By Tim Krohn, Mankato Free Press
Finding support for a tax credit for farmland buffer strips, managing chronic wasting disease in deer, controlling Palmer amaranth — called the No. 1 weed problem in the country — improving public boat landings and finding a middle ground on the battle over mowing road ditches are just a few of the issues facing Minnesota's new top agriculture official and new Department of Natural Resources leader.
Ag Commissioner Thom Peterson and DNR Commissioner Sarah Strommen met with residents at the Nicollet American Legion Saturday, hosted by Sen. Nick Frentz.
Strommen, who has been with the DNR for a few years, said Gov. Tim Walz's budget proposal for the agency focuses on three areas: connecting people to the outdoors, focusing on public engagement and developing more partnerships between the DNR and other agencies, conservation groups and local governments.
She said Walz's proposal for $4.6 million from the general fund to combat CWD would be the first time the agency got money for the effort outside of deer hunting license revenue.
"We have a very narrow window to affect this disease." She said the state must act aggressively on controlling the deadly and highly contagious disease or have the problem grow out of control as it has in Wisconsin. Beyond protecting the herd and helping hunters, Strommen said controlling CWD is an economic issue for "all the communities that turn orange in the fall."
She said Walz's budget would also increase funding for trail maintenance. "Everyone likes to fund new things," she said, but all the added trails over the years have increased maintenance needs, which haven't seen increased funding.
And the governor is calling for a hike in boat registration fees, which hasn't gone up since 2006, and for fees that fight aquatic invasive species, which has been the same since the 1990s.
Peterson said helping farmers who have seen years of low crop prices is a top priority. "How can we improve the life of farmers while protecting our environment?"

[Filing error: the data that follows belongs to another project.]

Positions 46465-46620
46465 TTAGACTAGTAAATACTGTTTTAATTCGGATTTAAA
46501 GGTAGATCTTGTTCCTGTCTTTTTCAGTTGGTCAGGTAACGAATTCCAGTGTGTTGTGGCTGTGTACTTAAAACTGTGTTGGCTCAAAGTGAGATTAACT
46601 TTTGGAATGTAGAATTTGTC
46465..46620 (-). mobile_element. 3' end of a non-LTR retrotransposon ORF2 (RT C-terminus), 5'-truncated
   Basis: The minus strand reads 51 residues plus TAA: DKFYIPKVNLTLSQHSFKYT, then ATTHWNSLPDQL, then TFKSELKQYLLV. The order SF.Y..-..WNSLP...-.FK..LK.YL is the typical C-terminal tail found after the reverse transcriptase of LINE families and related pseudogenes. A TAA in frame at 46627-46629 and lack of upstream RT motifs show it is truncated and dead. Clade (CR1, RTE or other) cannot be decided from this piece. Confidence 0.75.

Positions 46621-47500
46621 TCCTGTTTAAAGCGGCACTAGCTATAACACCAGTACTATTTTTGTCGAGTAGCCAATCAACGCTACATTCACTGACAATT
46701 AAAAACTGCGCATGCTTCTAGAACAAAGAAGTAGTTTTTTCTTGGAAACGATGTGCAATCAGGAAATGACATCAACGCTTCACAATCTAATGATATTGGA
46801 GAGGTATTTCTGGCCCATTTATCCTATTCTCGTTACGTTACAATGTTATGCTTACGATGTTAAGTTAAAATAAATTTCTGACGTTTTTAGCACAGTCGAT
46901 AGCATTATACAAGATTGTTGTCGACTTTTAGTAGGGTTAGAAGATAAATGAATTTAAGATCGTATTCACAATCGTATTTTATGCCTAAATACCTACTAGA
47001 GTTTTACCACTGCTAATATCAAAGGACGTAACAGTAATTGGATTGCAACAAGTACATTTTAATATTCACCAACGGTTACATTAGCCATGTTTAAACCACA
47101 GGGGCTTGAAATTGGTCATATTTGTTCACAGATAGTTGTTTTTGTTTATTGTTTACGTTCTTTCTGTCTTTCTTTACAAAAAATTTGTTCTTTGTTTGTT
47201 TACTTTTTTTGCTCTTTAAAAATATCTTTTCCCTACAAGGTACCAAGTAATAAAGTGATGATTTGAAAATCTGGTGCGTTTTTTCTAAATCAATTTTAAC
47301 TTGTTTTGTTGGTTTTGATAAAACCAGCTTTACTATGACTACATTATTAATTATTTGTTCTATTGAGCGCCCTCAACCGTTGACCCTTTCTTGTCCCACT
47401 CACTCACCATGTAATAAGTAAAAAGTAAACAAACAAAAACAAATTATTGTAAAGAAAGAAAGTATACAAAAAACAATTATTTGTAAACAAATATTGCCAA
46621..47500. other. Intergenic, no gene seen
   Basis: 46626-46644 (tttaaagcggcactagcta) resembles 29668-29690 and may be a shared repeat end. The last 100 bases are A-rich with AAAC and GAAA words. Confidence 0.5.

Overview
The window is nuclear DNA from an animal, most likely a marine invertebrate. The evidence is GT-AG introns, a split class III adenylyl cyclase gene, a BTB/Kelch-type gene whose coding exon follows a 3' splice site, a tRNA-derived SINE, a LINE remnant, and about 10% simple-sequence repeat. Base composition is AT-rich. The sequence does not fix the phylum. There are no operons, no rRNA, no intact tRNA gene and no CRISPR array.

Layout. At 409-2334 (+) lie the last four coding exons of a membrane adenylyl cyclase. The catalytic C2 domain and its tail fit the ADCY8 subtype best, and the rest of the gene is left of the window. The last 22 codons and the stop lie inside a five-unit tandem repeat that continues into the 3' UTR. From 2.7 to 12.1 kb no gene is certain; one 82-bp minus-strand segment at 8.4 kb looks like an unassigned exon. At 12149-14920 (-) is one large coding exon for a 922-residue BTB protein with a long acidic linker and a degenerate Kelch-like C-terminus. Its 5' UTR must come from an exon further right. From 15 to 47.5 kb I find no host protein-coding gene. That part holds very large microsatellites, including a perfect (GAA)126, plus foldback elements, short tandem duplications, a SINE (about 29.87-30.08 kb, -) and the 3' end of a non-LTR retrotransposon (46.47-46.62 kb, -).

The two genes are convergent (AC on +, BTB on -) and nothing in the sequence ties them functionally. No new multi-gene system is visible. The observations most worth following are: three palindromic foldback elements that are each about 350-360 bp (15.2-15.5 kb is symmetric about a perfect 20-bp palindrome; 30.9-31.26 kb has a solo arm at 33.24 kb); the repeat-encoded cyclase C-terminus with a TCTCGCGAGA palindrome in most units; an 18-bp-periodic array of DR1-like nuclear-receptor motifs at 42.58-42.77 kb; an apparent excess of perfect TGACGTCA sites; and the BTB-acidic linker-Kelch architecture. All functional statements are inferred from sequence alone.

He said his agency's proposed budget puts more focus on expanding trade opportunities for agriculture, protecting the food supply, controlling diseases in livestock and working with the Legislature to provide a property tax credit for farmers who were required to add vegetative buffers strips along ditches and waterways under a law passed during the Mark Dayton administration.
Walz has supported providing a $50 per acre tax credit for land that was put into buffers. Frentz said he and others are pushing for a more generous effort that would cost taxpayers more. It would have counties eliminate property taxes on buffer lands and have the state then reimburse counties 100 percent to make up for that lost tax revenue.
Peterson said his department is committed to battling Palmer amaranth, which has been found in five counties. It is a large type of pigweed that has devastated crops in the south and has spread to half of the counties in Iowa.
He said Minnesota has been able to eradicate the weed so far and said finding and removing it is vital to protect crops.
Peterson also said finding new trade partners for farm products is needed after tariffs have significantly cut trade with China.
Peterson was previously director of government relations for the Minnesota Farmers Union since 2002. While he no longer actively farms he has a horse farm in Pine County.
Strommen most recently was assistant DNR commissioner. Before joining the DNR in 2015, she was assistant director of the Board of Water and Soil and Resources. She previously worked as policy director for the Friends of the Boundary Waters Wilderness.